Mmmmh the title may not be that appropriate relatively to the message I wanted to convey. Here, I am not addressing mirror worlds in the sense of a multiverse thing. I am considering a single universe (i.e. ours) that contains two secluded sectors of particles, that I have abusively called worlds.

One of these is made of matter and its interactions, the second one is made of dark particles and their own interactions. Thanks to very weak mediations, a given sector is allowed to speak with the other one (which provides a way to the visible side to probe the dark side, and vice versa).

So after this intermezzo, to go back to your question:

Could a "mirror world" also just be our own universe rotated slightly in an alternative spacial dimension

Yes, it could somehow, except than instead of talking about 'dimensions', we could speak about 'ways to interact'.

[..] with our only interaction being gravitational?

Gravity is always there of course, but too weak to play any role at the particle level. The funny thing is that the Higgs boson and its dark counterpart are by definition making a connection. Similarly, dark electromagnetism and electromagnetism are connected automatically. Therefore, if one takes a mirror of the Standard Model, there are two connections beyond gravity by construction. Those connections are way stronger than gravity (even if they are weak, gravity is way weaker), and they are those that can be constrained experimentally.

I hope this answers at least a little your question. Don't hesitate to come back to me if needed :)

i guess that answers my question where i was about to go
*Just to be sure : you are not talking an extra spatial or temporal dimension, it's something closer to an 'ethereal' (ghost)world floating in the same space and time as the one we CAN perceive * ? question mark ... so yes and the signal would be a hole in the data ? like abscense ?

  ·  2 months ago (edited)

I indeed do not talk bout extra dimensions (which is en entirely other topic). In this post, I consider our good old four-dimensional space-time. There are just two classes of particles in there, and interactions between classes are extremely feeble.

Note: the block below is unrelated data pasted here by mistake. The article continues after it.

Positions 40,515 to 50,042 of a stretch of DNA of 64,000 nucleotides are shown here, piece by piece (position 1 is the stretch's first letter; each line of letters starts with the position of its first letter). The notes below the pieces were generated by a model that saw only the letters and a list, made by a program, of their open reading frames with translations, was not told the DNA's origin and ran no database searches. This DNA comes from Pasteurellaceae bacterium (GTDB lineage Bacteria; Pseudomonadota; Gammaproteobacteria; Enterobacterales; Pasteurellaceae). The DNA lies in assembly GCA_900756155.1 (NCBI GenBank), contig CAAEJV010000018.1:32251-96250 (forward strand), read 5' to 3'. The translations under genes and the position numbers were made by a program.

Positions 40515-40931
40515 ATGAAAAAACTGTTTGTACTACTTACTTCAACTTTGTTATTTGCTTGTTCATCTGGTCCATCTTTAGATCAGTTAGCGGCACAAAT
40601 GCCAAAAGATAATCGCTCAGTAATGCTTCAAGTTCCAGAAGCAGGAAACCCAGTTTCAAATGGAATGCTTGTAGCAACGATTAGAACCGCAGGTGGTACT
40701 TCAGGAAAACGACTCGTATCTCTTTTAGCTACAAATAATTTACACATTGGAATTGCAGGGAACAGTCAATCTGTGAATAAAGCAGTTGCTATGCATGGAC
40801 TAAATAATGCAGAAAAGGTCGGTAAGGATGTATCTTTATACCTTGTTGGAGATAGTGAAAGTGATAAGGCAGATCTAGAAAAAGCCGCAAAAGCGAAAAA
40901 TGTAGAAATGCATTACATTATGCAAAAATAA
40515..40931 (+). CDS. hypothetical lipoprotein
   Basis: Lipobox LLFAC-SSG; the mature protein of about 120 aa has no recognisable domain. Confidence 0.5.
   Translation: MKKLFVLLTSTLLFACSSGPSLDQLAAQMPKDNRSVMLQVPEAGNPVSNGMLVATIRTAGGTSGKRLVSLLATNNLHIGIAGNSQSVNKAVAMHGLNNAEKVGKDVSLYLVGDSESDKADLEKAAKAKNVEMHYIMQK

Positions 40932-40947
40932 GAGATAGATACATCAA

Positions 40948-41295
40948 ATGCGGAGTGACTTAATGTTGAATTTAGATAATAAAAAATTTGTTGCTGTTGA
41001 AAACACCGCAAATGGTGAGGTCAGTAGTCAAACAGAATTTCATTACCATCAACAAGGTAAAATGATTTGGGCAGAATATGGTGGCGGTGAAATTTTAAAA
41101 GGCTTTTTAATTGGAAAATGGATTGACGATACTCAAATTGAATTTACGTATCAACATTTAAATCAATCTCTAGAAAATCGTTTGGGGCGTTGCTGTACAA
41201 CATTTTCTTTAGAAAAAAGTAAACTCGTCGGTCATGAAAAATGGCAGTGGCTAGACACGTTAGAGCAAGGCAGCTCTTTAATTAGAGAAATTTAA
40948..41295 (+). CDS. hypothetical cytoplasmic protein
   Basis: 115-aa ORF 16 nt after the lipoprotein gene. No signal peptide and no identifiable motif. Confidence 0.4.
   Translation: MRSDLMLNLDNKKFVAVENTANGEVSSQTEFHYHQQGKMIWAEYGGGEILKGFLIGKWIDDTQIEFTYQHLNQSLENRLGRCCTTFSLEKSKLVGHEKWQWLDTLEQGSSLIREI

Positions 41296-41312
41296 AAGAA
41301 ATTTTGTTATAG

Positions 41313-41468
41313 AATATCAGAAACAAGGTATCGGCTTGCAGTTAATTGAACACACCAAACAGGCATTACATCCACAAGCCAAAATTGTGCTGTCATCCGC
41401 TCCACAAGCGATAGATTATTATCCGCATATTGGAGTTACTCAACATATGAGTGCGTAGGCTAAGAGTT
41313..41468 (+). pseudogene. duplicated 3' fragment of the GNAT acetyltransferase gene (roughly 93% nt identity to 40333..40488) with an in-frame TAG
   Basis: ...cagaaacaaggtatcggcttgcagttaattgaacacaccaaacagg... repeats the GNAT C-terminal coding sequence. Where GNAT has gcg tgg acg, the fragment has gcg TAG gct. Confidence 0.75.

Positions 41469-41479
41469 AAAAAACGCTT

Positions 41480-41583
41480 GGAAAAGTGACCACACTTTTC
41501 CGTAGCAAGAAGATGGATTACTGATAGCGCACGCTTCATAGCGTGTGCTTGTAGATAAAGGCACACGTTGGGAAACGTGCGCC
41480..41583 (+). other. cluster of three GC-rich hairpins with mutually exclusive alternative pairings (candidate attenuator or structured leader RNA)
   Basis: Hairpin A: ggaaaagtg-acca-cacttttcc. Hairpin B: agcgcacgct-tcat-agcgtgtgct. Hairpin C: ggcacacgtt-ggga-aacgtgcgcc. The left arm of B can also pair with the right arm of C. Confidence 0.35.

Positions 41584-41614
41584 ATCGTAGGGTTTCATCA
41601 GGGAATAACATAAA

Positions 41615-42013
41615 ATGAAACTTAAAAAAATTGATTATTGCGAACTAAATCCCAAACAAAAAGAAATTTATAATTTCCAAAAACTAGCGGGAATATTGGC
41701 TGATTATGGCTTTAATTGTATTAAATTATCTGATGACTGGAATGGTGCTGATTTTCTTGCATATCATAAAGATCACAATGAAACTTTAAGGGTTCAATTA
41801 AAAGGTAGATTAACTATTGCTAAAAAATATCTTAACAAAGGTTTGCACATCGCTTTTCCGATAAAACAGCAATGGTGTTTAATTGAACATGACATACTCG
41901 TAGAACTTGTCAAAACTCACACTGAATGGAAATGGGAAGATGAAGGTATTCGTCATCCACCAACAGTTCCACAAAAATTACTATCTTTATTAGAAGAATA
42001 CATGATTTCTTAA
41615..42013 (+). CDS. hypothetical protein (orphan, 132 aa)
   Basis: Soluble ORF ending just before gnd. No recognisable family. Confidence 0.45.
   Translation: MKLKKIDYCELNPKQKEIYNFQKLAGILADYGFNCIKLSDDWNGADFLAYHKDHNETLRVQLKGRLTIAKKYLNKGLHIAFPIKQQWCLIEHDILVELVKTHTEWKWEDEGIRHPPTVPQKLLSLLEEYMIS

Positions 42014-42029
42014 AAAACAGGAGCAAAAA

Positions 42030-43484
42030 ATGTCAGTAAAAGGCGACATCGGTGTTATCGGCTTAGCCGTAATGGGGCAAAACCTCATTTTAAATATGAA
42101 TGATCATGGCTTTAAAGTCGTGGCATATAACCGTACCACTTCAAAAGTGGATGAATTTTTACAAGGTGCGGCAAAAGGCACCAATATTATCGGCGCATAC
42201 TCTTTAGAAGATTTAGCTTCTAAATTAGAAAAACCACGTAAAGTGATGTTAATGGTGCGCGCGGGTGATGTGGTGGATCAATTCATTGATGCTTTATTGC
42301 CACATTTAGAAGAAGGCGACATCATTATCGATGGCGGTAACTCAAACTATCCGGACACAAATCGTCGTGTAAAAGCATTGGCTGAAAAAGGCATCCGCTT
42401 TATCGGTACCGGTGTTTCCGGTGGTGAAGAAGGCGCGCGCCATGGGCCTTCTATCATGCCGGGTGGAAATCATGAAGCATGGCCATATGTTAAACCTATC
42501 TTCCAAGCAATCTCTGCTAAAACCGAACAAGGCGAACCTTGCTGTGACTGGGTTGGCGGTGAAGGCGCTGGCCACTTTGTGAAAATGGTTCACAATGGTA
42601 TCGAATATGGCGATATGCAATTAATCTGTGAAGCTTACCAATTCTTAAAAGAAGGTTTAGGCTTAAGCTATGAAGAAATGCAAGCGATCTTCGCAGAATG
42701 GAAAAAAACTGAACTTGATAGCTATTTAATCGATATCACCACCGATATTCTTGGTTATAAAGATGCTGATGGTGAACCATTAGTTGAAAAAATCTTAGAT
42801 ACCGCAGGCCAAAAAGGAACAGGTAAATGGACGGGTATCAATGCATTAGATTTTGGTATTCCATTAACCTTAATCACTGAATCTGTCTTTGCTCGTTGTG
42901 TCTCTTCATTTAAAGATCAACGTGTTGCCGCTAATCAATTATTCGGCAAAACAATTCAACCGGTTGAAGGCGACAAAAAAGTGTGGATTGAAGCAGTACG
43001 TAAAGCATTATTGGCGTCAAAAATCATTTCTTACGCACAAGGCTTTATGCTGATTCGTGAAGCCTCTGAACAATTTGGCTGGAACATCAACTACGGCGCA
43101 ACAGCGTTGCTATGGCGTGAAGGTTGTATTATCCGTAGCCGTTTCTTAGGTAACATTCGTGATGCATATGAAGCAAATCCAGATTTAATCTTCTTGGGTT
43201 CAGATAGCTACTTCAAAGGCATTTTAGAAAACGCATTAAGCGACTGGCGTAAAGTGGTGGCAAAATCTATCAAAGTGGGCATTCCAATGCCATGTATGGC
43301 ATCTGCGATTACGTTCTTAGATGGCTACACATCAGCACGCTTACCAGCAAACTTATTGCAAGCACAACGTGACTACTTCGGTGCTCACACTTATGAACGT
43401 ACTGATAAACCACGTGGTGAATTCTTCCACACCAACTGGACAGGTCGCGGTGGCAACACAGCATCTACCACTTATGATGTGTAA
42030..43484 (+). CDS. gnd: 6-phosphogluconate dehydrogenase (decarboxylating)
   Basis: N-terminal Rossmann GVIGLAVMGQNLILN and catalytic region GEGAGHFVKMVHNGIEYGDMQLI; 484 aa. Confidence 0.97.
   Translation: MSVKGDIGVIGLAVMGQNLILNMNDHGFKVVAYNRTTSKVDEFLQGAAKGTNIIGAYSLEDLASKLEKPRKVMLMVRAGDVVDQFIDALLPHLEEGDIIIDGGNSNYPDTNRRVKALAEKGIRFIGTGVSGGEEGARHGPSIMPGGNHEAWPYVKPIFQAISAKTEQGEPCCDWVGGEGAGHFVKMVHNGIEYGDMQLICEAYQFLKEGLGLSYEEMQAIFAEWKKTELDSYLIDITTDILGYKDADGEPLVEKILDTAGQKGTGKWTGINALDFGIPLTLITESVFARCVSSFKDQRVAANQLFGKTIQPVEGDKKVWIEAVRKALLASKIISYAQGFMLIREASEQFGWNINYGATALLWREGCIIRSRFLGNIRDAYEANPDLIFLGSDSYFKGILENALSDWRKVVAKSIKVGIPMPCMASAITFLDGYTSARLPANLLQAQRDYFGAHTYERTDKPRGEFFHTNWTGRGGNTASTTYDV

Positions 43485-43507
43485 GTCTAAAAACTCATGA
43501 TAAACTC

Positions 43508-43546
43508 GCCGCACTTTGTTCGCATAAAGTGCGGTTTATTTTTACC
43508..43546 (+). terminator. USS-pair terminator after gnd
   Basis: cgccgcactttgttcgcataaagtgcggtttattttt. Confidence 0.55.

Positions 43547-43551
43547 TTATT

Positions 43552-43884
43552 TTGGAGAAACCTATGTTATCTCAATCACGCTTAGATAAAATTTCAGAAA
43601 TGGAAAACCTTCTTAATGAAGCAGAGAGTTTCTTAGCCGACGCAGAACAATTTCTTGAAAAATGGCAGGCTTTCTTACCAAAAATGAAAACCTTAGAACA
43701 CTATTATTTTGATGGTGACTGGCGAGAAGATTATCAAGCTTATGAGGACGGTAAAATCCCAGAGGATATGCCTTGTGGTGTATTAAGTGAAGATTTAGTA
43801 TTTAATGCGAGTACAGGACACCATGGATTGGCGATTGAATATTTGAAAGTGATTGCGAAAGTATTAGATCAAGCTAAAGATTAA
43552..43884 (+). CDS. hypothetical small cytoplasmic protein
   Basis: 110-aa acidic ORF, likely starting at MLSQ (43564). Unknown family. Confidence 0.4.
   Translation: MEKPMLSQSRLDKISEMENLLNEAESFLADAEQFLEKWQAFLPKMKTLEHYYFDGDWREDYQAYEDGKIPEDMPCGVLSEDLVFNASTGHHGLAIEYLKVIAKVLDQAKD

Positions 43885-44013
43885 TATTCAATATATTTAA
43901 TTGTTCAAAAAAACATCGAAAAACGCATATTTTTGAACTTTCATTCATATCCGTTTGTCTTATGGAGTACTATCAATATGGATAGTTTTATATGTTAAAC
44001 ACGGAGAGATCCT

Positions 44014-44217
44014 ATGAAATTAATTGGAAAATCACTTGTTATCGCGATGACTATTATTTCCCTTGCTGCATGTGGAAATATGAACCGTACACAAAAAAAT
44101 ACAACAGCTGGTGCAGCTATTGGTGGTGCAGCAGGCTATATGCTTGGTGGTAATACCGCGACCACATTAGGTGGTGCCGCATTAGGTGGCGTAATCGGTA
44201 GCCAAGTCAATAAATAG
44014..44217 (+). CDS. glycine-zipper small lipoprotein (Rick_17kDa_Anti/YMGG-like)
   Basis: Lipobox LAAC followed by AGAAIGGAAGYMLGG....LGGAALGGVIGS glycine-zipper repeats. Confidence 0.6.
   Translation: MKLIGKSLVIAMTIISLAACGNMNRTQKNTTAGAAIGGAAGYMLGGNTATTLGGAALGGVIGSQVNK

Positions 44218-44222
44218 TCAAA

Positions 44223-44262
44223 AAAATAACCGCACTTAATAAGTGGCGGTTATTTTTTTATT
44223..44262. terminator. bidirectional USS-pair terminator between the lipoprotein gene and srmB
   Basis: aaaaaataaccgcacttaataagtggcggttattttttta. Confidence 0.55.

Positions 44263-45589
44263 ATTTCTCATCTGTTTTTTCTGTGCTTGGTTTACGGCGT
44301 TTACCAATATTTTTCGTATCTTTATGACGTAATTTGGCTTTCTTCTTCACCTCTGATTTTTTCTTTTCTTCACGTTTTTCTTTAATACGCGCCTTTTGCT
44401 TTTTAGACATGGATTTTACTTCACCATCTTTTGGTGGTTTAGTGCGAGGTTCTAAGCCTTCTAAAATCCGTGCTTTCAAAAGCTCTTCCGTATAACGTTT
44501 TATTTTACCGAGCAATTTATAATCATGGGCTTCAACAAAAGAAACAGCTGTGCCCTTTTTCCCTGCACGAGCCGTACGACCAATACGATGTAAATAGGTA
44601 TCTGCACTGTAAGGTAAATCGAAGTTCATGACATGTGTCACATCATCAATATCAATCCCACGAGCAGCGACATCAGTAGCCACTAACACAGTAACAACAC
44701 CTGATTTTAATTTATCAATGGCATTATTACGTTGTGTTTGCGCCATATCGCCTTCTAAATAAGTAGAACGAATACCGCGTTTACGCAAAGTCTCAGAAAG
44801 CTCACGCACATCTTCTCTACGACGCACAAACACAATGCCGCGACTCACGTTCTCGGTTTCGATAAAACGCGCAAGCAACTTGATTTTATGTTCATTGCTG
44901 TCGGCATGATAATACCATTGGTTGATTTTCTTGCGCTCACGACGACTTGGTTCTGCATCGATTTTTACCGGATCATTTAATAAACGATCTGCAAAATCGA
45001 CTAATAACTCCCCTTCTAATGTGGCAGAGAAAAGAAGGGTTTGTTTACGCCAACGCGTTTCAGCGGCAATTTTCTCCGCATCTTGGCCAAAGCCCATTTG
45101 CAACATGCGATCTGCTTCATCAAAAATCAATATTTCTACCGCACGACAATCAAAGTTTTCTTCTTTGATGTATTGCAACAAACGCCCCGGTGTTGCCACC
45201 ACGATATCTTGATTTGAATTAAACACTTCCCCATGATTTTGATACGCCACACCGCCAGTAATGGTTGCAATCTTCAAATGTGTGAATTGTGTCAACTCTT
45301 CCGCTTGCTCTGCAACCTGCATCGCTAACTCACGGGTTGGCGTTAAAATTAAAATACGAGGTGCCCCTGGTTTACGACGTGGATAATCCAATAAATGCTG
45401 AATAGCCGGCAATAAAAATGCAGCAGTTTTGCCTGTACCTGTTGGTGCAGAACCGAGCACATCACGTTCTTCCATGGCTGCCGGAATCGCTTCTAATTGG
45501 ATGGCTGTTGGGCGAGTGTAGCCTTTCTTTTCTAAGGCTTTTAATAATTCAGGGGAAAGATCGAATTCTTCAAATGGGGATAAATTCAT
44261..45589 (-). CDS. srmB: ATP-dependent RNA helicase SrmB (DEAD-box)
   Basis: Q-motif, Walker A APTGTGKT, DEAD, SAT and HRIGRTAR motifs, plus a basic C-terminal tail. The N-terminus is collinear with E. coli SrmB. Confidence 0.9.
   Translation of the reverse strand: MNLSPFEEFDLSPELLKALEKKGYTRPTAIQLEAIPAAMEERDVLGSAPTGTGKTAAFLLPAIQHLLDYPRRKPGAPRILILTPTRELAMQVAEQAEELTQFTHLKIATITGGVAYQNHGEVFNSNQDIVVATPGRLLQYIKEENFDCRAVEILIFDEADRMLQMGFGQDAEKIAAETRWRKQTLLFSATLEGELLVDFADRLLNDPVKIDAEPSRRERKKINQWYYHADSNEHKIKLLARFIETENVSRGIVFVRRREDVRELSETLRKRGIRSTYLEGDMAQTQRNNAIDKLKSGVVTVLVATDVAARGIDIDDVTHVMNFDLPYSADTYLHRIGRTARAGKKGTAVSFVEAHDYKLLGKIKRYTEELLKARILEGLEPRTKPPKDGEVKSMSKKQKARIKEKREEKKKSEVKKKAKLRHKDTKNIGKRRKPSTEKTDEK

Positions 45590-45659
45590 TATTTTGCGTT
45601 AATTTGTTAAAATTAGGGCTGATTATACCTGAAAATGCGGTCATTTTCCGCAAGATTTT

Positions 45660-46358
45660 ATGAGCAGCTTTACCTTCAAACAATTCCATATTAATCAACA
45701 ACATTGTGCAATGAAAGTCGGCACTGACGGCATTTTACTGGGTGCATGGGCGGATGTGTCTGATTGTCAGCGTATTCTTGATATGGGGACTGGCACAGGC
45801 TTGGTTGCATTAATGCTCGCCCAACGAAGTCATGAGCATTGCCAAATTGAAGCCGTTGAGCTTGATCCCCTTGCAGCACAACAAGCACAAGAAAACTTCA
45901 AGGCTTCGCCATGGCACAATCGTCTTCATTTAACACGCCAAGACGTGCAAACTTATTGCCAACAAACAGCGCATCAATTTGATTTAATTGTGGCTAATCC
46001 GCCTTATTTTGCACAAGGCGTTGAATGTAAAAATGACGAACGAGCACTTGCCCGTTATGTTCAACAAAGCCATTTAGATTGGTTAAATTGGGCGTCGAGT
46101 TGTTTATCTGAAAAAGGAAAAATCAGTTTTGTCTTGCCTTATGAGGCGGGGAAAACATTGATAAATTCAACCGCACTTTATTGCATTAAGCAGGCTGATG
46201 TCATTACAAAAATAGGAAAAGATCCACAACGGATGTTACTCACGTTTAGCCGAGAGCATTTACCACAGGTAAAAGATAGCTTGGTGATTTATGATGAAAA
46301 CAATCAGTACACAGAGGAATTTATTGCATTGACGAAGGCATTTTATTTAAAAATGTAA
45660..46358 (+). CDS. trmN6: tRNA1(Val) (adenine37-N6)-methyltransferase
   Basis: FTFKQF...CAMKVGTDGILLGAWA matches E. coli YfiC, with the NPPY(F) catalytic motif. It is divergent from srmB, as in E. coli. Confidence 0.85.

The signal to observe would here be only this feeble interaction happening in a detector.

Does it clarify?

Great post as always. I wonder how black holes may link the standard model world and the dark matter mirror world

Mmmmh this is a good question. Black holes are governed by gravity. As gravity is the same in both the visible and mirror sectors, black holes do not really care about particles being 'normal' or 'mirror' particles. So in short, black holes provide a link. But this link is one of the three possible ones (see also my answer to the comment of inertia in this post).

I hope this clarifies. Otherwise please let me know.

I remember "mirror matter" was mentioned in one of the episodes of the season movie "Flash". I didn't understand it that time but I think I now have. It's great reading about this here. Nice piece sir.

PS: have you seen any episode of Flash?

  ·  2 months ago (edited)

I have actually seen all episodes of Flash... believe it or not... But I don't remember exactly which episode this was mention. However, please note that what is called dark matter (or possible anything related to physics) in Flash is sometimes quite far from what it is in reality. It is a series after all ^^

PS: there is a gorilla staring at me, and I am Harrison Wells ;)

Lol. You're Harrison Wells? Then I'm Cisco Ramon :)
It's cool that you now watch movies. I can recommend other cool sci-fi movies if you need them.

According to your hair cut, I am sure you are not Cisco. Good try! ^^

I rarely watch movies, but series are fine in the sense one episode is 30-45 minutes. That is a break I can sometimes take in the evenings (especially on Fridays).